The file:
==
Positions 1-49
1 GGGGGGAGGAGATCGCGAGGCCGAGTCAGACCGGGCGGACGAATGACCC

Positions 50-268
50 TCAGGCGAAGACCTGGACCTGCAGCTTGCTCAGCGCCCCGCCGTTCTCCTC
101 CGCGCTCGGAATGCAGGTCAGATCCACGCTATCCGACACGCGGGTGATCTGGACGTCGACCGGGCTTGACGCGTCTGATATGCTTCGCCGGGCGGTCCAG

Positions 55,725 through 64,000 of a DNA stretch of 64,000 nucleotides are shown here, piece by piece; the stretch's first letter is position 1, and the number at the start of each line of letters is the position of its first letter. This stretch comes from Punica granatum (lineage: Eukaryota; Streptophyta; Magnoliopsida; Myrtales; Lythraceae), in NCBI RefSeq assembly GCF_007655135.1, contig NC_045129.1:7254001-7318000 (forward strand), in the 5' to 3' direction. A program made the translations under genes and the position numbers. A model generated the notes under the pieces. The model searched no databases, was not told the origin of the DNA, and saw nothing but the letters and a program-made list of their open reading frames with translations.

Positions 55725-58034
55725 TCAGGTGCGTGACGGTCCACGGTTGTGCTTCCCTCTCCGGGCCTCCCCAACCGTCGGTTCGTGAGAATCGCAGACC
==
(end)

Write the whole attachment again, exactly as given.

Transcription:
Positions 1-49
1 GGGGGGAGGAGATCGCGAGGCCGAGTCAGACCGGGCGGACGAATGACCC

Positions 50-268
50 TCAGGCGAAGACCTGGACCTGCAGCTTGCTCAGCGCCCCGCCGTTCTCCTC
101 CGCGCTCGGAATGCAGGTCAGATCCACGCTATCCGACACGCGGGTGATCTGGACGTCGACCGGGCTTGACGCGTCTGATATGCTTCGCCGGGCGGTCCAG

Positions 55,725 through 64,000 of a DNA stretch of 64,000 nucleotides are shown here, piece by piece; the stretch's first letter is position 1, and the number at the start of each line of letters is the position of its first letter. This stretch comes from Punica granatum (lineage: Eukaryota; Streptophyta; Magnoliopsida; Myrtales; Lythraceae), in NCBI RefSeq assembly GCF_007655135.1, contig NC_045129.1:7254001-7318000 (forward strand), in the 5' to 3' direction. A program made the translations under genes and the position numbers. A model generated the notes under the pieces. The model searched no databases, was not told the origin of the DNA, and saw nothing but the letters and a program-made list of their open reading frames with translations.

Positions 55725-58034
55725 TCAGGTGCGTGACGGTCCACGGTTGTGCTTCCCTCTCCGGGCCTCCCCAACCGTCGGTTCGTGAGAATCGCAGACC